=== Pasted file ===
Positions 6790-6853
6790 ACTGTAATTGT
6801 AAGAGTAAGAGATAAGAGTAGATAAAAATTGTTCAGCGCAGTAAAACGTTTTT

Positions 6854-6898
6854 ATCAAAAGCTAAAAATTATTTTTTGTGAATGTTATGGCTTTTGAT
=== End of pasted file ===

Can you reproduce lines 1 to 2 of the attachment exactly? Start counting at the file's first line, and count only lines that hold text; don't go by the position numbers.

Positions 6790-6853
6790 ACTGTAATTGT